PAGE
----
Satellite and Aircraft Sea Ice Thickness
© Allard et al., 2018.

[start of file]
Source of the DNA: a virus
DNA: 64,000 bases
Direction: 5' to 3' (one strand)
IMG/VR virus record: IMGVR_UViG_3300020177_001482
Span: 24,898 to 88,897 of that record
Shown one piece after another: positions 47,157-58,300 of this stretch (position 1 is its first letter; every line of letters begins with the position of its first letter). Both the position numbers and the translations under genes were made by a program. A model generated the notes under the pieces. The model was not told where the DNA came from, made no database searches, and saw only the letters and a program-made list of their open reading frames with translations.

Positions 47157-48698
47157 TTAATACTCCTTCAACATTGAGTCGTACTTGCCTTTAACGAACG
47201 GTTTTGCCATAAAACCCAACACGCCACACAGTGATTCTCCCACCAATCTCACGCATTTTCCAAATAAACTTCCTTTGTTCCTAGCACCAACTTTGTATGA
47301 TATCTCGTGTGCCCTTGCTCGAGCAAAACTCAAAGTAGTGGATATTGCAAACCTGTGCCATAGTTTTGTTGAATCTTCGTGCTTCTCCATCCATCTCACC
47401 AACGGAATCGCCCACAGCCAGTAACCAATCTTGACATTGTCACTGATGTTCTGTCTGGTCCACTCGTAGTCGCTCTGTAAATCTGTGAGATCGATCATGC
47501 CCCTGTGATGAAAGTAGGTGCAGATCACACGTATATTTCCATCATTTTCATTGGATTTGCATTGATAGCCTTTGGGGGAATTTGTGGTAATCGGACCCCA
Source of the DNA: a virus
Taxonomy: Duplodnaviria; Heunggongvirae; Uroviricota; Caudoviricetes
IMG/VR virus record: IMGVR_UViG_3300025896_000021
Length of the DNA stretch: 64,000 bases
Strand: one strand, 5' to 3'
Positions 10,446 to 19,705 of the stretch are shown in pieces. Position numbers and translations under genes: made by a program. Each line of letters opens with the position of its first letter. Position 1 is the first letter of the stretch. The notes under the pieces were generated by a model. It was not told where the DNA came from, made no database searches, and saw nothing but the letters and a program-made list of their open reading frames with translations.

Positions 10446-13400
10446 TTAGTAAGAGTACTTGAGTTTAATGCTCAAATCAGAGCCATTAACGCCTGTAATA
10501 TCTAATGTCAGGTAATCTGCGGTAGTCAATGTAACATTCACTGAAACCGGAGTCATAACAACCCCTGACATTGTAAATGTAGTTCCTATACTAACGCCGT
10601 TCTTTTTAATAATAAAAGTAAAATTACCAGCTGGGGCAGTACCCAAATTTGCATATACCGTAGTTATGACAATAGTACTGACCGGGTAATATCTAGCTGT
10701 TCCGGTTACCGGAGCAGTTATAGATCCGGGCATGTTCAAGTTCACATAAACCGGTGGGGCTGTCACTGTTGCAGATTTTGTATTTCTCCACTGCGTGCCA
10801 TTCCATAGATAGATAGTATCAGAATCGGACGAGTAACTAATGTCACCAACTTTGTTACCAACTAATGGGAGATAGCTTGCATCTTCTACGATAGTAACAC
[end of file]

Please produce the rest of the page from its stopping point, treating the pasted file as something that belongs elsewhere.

CICS-MD Scientist Sinéad Farrell has a new article, published in the 15 September 2018 issue of Advances in Space Research, on improving the results of coupled ice-ocean models. In this study, ice thickness products from CryoSat-2 were used to initialize the model for an 18-month run. Model runs with and without the CryoSat-2 initialization were then compared with data collected at or near the ground (moored upward looking sonar, drifting ice mass balance buoys, and NASA Operation IceBridge ice thickness). The figure shows the Arctic with satellite data (background) and the IceBridge aircraft data (parallel lines) with the same color scale. The satellite data improved the model’s performance for the first six months of the simulation, in terms of bias and root mean square error (RMSE). The largest improvements were over multi-year ice. These results suggest that satellite sea ice thickness measurements should be assimilated in coupled ocean-ice models. Sea ice simulations must be improved for NOAA to understand and explain changes in the global climate. Allard, R. A., S. L. Farrell, D. A. Hebert, W. F. Johnston, L. Li, N. T. Kurtz, M. W. Phelps, P. G. Posey, R. Tilling, A. J. Wallcraft, 2018: Utilizing CryoSat-2 Ice Thickness to Initialize a Coupled Ice-Ocean Modeling System, Adv. Space Res., 62 (6), 1265–1280, https://doi.org/10.1016/j.asr.2017.12.030.